You May Like

    Syrian Torture Victim Recounts Horrors

    'You make them think you have surrendered' says Jalal Nofal, a doctor who was jailed and survived repeated interrogations in Syria

    Mandela’s Millions Paid to Heirs, But Who Gets His Country Home?

    Saga around $3 million estate of country's first democratic president is far from over as Winnie Mandela’s fight for home overshadows payouts

    Guess Which Beach is 'Best in the US'?

    Hawaii’s Hanauma Bay tops an annual "top 10" list compiled by a coastal scientist, also known as Doctor Beach

    This forum has been closed.
    Comment Sorting
    Comments
         
    by: Haider Abbas from: New Delhi
    December 25, 2015 8:45 PM
    Unless you are in Bangladesh you can never understand how strong the Muslim-Christian bond is in the society. It's only a micro-minority gang of Muslims who are creating this trouble.

    The churches are doing excellent philanthropic work in Bangladesh and no Muslim is converting to Christianity. And, 99.99% Muslims in the country respect the Christian community leaders and the churches.

    by: Sam Willabee
    December 25, 2015 1:50 PM
    That is the face of peaceful Muslim and Mohamed commented that Asia should not have Christianity. In that case Europe and the USA shall not have Muslim either. Good point Mohammed. The British converted them to Christianity and the Muslim who converted Mohammed, your God or the Muslim invaders who forced their religion on most Asian countries and most did for fear of being killed. That is your religion of peace that you are so proud of Mohammed.

    by: beeg noyz from: India
    December 25, 2015 12:28 PM
    @Mohammed from: USA.....without any offence....where from Mohammed came to the USA..???......well , most christians in Bangladesh are Bengalis ...

    by: Mohammed from: USA
    December 25, 2015 9:01 AM
    Where these Christians came from? They were all Hindus, specifically poor Hindus, converted by British and missionaries by bribing them with cloths, miracles, etc.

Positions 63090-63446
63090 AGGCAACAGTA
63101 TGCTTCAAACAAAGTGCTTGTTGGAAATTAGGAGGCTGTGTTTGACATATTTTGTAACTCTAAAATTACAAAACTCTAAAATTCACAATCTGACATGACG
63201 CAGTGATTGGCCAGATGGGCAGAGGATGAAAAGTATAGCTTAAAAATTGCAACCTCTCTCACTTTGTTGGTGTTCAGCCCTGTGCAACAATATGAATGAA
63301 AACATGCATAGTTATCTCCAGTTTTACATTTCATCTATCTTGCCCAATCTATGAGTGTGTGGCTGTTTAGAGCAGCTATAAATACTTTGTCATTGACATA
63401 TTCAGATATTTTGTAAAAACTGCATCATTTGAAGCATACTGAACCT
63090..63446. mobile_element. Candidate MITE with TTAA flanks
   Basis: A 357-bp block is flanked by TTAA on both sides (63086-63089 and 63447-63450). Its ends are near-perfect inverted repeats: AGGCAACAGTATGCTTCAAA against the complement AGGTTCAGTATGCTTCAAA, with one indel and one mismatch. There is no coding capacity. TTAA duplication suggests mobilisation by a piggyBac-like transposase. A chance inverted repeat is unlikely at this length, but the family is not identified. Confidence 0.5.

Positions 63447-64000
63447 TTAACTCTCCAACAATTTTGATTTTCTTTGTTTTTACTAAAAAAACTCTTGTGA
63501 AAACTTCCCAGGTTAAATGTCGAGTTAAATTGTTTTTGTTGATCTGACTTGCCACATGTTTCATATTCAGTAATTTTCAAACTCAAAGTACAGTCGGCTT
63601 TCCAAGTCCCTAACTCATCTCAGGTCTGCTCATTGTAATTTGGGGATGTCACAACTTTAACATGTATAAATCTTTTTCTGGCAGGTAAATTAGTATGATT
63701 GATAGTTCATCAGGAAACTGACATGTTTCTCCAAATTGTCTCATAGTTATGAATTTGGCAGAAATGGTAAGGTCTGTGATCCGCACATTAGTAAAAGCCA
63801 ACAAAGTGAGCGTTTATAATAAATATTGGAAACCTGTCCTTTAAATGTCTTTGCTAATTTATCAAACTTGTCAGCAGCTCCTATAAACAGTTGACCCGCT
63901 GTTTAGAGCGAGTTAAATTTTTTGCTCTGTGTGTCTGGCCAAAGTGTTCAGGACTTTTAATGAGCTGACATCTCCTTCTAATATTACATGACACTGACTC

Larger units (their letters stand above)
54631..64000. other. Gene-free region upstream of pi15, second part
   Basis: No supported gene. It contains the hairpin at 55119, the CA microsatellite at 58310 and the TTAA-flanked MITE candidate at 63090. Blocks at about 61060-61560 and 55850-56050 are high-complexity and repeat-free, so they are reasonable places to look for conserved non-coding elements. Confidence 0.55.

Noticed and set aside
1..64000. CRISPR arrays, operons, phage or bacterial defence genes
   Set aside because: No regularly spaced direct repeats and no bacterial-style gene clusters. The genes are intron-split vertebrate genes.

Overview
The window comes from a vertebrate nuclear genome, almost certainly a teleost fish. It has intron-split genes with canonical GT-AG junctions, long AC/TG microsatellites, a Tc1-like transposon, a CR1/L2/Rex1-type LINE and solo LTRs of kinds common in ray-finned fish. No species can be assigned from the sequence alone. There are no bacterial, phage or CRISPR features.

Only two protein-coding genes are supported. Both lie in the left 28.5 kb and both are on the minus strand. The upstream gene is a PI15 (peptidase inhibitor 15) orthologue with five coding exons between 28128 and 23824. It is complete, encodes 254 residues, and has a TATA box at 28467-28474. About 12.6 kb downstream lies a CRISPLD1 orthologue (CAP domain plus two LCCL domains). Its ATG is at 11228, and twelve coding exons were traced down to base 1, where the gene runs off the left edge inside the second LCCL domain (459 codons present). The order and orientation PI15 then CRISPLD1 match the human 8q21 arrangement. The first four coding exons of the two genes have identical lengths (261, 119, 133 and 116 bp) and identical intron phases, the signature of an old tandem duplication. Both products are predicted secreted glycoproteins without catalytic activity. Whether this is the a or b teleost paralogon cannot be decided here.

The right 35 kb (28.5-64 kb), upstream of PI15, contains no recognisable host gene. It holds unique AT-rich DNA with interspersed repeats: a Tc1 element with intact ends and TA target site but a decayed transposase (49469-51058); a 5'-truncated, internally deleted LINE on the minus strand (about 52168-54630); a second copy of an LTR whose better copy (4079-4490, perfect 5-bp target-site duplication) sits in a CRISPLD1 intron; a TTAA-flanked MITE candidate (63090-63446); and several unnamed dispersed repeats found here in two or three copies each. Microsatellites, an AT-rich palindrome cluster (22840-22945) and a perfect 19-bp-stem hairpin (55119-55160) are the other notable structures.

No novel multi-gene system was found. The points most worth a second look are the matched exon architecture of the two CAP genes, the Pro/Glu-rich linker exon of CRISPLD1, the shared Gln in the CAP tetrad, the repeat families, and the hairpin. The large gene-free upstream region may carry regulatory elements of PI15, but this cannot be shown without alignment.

Christianity is a foreign religion for Asians.

    by: Dr. Malek Towghi from: Michan, USA
    December 24, 2015 8:31 PM
    Dear Christians in Bangladesh,

    We love you and pray for your protection. Merry Christmas & Happy New Y










    Dear Christians in Bangladesh,

    We love you and pray for your protection .... (and also for the protection of Hindus and Jews)..

    Merry Christmas & Happy New Year!

    by: basudeb dey from: United States
    December 24, 2015 8:18 PM
    This is a changed Bangladesh what I saw 30 years ago. Muslim, Hindus joined with Christian communities to observe Xmas everywhere in Bangladesh even when it was East Pakistan before 1971. Bangladesh Christian are mainly Catholics and the country has some old and prestigious Catholic colleges and schools like Notre Dame College, St Gregory High School, St Joseph High School.,

    Featured Videos

    Your JavaScript is turned off or you have an old version of Adobe's Flash Player. Get the latest Flash player.
    Chinese-Americans Heart Trump, Bucking National Trendi
    X
    May 27, 2016 5:57 AM
    A new study conducted by three Asian-American organizations shows there are three times as many Democrats as there are Republicans among Asian-American voters, and they favor Hillary Clinton over Donald Trump. But one group, called Chinese-Americans For Trump, is going against the tide and strongly supports the business tycoon. VOA’s Elizabeth Lee caught up with them at a Trump rally and reports from Anaheim, California.
    Video

    Video Chinese-Americans Heart Trump, Bucking National Trend

    A new study conducted by three Asian-American organizations shows there are three times as many Democrats as there are Republicans among Asian-American voters, and they favor Hillary Clinton over Donald Trump. But one group, called Chinese-Americans For Trump, is going against the tide and strongly supports the business tycoon. VOA’s Elizabeth Lee caught up with them at a Trump rally and reports from Anaheim, California.